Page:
Outside of the obvious time and cost savings gained via the reuse of equipment models and the operational benefits of having them based in a controller, additional lessons came about:
Most noticeable is equipment module templates should use a generic name. During the initial phase of the control system implementation, the first few equipment module templates picked up the name of the first instance. This has created difficulties when trouble shooting problems and during subsequent implementations when different individuals would perform the work.
Clarity in naming of equipment module instances. A descriptive name for the equipment module instance that leaves no doubt to its functionality is extremely important. Meeting with operations and soliciting their input is vital and acceptance of the proposed/agreed to name is crucial. Consistency in naming equipment module instances derived from the same equipment module template has proven to be a time saver.
Careful selection of equipment module parameters that can change and “fix” parameters. Experience shows less is best. Fixing parameters not directly related to a process, i.e. line purge times, simplifies and minimizes operator interactions.
By choosing a flexible batch application that allows equipment modules to execute independently of the batch application manager has quite a few advantages:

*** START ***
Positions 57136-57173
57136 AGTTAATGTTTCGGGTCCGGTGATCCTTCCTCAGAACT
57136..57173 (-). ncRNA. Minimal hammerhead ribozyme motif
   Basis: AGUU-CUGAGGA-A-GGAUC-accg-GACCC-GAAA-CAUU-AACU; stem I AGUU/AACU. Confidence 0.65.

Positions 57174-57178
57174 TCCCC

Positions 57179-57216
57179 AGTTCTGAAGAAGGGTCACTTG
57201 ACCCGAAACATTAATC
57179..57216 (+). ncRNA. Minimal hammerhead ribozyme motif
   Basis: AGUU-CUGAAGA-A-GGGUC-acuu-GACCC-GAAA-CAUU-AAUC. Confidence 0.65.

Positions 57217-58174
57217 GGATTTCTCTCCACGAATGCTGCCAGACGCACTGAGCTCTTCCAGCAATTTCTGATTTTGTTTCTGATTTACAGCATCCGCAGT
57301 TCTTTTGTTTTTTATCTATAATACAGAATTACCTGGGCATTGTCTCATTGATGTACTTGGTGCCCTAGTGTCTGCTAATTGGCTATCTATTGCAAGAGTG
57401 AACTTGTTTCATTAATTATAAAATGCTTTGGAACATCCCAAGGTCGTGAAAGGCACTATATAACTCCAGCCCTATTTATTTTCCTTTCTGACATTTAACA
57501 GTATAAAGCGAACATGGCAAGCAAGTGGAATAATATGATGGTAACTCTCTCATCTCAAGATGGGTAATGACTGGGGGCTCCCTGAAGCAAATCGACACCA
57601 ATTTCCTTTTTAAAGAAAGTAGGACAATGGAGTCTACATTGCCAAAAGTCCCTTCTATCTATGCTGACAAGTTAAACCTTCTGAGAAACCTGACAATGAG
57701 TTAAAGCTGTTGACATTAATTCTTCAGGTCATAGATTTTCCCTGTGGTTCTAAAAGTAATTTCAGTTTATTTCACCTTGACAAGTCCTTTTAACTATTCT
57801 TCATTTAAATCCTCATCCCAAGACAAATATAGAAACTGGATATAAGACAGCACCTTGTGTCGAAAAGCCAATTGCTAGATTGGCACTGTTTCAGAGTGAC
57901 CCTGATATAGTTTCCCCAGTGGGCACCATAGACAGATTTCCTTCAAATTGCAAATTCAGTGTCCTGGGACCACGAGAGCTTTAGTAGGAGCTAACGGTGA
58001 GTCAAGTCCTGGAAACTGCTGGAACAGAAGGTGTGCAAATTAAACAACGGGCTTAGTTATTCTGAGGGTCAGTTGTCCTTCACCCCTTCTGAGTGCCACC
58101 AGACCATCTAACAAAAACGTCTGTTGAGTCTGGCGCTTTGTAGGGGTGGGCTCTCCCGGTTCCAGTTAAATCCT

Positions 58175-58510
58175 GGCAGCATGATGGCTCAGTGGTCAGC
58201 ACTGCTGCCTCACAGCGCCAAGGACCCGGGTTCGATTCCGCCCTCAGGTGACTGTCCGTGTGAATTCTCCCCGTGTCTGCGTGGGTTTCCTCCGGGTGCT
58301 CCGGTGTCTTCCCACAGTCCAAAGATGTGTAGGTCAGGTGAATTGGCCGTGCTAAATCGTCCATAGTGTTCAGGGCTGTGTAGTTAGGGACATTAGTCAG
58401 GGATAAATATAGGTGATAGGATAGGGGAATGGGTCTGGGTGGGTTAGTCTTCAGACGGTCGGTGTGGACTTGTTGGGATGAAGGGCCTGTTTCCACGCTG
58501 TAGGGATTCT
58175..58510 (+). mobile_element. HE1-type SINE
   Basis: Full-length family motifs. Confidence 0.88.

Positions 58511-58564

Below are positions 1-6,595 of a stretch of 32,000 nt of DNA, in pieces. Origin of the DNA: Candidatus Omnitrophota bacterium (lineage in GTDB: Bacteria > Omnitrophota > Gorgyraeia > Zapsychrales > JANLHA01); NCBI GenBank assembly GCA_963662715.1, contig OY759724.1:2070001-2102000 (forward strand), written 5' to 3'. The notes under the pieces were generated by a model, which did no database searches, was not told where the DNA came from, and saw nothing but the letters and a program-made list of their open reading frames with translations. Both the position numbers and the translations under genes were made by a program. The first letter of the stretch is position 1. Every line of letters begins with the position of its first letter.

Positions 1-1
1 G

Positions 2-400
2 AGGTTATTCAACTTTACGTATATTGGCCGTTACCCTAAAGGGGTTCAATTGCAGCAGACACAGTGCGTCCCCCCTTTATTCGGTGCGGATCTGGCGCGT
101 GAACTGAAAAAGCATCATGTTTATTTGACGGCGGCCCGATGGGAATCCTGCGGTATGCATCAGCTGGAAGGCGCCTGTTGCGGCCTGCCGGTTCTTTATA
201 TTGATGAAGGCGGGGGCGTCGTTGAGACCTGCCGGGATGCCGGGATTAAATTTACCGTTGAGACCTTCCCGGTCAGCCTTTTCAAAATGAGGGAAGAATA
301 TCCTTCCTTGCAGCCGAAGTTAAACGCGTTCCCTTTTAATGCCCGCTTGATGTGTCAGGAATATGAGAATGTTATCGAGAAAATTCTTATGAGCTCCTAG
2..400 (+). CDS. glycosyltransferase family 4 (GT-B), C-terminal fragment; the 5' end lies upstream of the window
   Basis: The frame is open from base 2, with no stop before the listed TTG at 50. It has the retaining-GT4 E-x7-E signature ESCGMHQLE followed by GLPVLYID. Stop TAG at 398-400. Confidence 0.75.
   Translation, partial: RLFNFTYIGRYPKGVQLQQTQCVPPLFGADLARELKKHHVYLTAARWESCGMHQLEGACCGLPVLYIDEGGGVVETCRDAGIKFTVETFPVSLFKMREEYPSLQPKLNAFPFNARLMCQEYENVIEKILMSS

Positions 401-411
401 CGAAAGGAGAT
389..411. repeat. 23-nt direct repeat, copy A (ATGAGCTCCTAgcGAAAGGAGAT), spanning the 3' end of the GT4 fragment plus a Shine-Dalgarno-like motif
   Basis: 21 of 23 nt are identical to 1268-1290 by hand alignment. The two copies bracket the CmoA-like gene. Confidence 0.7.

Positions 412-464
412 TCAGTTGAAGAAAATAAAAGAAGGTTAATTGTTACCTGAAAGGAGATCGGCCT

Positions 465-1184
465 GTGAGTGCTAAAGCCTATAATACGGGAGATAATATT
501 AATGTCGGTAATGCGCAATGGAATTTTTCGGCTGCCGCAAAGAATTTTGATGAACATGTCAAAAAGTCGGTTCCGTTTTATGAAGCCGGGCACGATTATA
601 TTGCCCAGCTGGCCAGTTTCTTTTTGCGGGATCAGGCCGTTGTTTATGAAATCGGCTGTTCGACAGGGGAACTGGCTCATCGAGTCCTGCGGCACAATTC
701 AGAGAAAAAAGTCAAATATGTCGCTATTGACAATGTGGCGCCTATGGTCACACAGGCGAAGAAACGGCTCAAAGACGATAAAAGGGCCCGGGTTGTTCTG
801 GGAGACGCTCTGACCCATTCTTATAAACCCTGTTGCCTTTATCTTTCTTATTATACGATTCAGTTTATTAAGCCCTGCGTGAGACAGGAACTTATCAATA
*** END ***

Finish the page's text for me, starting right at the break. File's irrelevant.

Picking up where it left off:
It is easier to deal with problems early on rather than during the production start up of a recipe. In practice, it has been useful to have operators manually execute equipment module logic, catch control logic obstacles before recipe implementation, and address them.
Having equipment module logic within the controller has allowed the flexibility to use equipment modules to recover from a batch application manager failure.
Recipe development simplification. If the user automated the production process to the equipment module level, then the development of a recipe comes about much easier. This is the result of the operating instruction written at the equipment module level.
Overall, the implementation of equipment modules independent of a batch application manager has been a success. Basing equipment modules within controllers has saved time and has led to more cost effective subsequent implementations, in addition to the operational advantages of a controller based application.
ABOUT THE AUTHORS
J. Gordon Roney is a control systems group leader at Athens, Ga.-based Noramco, Inc. His e-mail is firstname.lastname@example.org. Andrew Blankenship is an integration engineer at Knoxville, Tenn.-based Innovative Controls, Inc. His e-mail is email@example.com. The report emanated from a paper written from the 2008 WBF North American Conference in Philadelphia.